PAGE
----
Elections Matter & Every Vote Matters

Elections Matter & Every Vote Matters

2020 | Week of February 10 | Radio Transcript #1346

What will you be doing next Tuesday, February 18? I hope your smartphone calendar or the one you keep on your refrigerator or desk has the word vote on it in all capital letters followed by at least one exclamation point!

Next Tuesday is the first of the four major elections we will have in Wisconsin this year. This coming Tuesday, February 18, is our Spring nonpartisan primary election. The spring general election is on Tuesday, April 7, and on Tuesday, August 11, we have our fall partisan primary, followed by the fall general election on Tuesday, November 3.

Back to the first of these elections. No matter where you live in Wisconsin, you need to go vote because every ballot everywhere in the state will have on it a race for a seat on Wisconsin Supreme Court.  Three candidates are running for a ten-year term on our state’s highest court. The incumbent, the current office holder, is Justice Dan Kelly. He is being challenged by Ed Fallone and Jill Karofsky. The top two vote-getters from the results of the primary on February 18 will then go head to head in the general spring election on Tuesday, April 7.

You might recall the very high-profile, vitriolic race we had last year when Brian Hagedorn and Lisa Neubauer squared off to fill the open seat on the court when long-serving Justice Shirley Abrahamson decided not to run again. Ultimately, conservative jurist Brian Hagedorn won, but in the process he was viciously maligned for being a Christian and for having the audacity to actually live out his Christian faith in his personal life and in his personal writings done prior to becoming a judge. Essentially, Justice Hagedorn’s religious freedom was viciously attacked.

This year’s race could end up being similar. Court observers note that Justice Daniel Kelly has some of the same so-called baggage Justice Hagedorn had. Conventional wisdom is that any direct attacks on any of the candidates will likely come after next Tuesday’s primary once the field is whittled from three to two.

Wisconsin Family Council knows getting information on judicial candidates is challenging. For that reason, we have prepared an educational voter information publication for this race. It is suitable for distribution in churches, meaning it meets IRS guidelines for that purpose. You can get print copies of this voter information publication two ways. You can download it and print it from our website at wifamilycouncil.org, that’s wifamilycouncil.org or you can call our office at 888-378-7395 and we can mail you copies.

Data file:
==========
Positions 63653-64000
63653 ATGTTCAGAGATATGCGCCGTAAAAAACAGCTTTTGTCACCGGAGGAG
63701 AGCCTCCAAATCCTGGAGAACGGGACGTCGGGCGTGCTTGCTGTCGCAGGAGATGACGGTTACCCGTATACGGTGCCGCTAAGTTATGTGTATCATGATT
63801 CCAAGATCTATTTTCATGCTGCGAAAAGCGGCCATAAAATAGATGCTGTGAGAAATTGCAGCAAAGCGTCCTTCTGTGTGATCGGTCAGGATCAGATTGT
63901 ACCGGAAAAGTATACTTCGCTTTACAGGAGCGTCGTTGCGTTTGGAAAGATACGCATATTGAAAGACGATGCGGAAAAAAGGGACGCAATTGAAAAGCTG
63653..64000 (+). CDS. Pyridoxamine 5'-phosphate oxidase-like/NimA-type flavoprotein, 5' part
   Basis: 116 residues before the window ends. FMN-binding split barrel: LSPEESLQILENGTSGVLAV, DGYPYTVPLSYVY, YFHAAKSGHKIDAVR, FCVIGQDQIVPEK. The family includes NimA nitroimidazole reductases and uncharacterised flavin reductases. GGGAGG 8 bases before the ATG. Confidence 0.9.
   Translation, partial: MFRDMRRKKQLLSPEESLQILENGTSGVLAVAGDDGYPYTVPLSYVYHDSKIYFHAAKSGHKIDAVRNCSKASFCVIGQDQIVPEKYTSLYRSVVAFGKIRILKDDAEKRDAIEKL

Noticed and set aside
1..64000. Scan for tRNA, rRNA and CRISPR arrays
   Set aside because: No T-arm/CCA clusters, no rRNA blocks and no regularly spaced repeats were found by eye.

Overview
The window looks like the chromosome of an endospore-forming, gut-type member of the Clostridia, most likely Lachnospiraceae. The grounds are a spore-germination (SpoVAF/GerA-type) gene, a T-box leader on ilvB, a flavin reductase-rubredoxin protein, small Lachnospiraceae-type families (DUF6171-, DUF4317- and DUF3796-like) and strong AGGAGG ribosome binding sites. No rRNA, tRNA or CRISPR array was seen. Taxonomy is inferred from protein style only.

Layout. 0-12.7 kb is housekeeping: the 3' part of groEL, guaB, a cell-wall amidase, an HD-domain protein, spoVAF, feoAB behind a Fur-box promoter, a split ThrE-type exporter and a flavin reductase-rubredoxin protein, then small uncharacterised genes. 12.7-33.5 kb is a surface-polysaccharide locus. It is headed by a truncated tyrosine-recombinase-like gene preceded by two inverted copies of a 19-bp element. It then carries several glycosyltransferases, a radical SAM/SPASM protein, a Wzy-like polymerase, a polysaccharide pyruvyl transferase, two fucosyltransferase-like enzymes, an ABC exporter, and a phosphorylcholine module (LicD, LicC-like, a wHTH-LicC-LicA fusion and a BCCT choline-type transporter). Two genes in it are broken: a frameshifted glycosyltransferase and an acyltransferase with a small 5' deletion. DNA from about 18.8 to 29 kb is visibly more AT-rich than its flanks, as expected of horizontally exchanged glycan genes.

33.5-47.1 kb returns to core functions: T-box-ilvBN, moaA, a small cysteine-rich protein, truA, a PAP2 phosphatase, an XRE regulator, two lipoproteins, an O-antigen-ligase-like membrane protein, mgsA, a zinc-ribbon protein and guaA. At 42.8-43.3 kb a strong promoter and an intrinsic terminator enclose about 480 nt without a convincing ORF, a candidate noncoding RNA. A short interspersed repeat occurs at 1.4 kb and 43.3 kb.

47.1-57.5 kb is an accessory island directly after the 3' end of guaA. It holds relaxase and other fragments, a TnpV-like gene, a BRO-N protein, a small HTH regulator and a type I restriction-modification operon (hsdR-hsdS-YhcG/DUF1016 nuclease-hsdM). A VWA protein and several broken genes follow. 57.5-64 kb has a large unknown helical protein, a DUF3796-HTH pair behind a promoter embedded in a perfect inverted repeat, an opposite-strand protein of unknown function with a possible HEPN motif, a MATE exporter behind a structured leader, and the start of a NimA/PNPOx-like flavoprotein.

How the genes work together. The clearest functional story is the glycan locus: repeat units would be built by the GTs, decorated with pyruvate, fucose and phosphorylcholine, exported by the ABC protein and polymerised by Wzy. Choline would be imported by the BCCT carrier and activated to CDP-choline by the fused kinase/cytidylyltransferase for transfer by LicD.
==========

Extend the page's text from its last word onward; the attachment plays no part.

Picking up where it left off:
What kind of information will you find in this Voter information Publication? We have information about the current positions these candidates hold and their legal experience. We also include major endorsements each candidate has received. For instance, Ed Fallone, an associate professor at Marquette Law School, has received endorsements from Voces de la Frontera, the immigration advocates in Wisconsin, Black Leaders Organizing in Communities, a Milwaukee organization, and Milwaukee Mayor Tom Barrett. Jill Karofsky, a Dane County circuit court judge, has endorsements from Women Lead, current Supreme Court justice Rebecca Dallet and former governor Jim Doyle. Both Fallone and Karofsky have been endorsed by the American Federation of Teachers, Unit 212. Daniel Kelly has been endorsed by current WI Supreme Court justices Brian Hagedorn and Rebecca Bradley, as well as by Pro-Life Wisconsin, Wisconsin Right to Life and Wisconsin Family Action.

While this Supreme Court race is incredibly important, you might have other local races on your ballot next Tuesday. To find out exactly what is on your ballot visit myvote.wi.gov. Sample ballots are now available there.

Early in-person voting is well underway across our state right now and ending at the close of business this Friday, February 14. Check with your municipal clerk for the exact days and hours early voting is available in your community.

The spring elections are mostly about local offices, such as mayor, city or common councils, town or village boards, county supervisors, school boards and judges at all levels, from municipal to district to appellate to supreme court.  Primaries are notoriously low-voter-turnout elections, which is unfortunate, because every election is important, every vote is important, and every election has consequences. Be sure you are ready to cast a knowledgeable and responsible vote in this upcoming primary so that you do your part in ensuring the consequences of this election are good for you, your family, your neighbors and the entire state.

This is Julaine Appling for Wisconsin Family Council reminding you the Prophet Hosea said, “My people are destroyed for lack of knowledge.”

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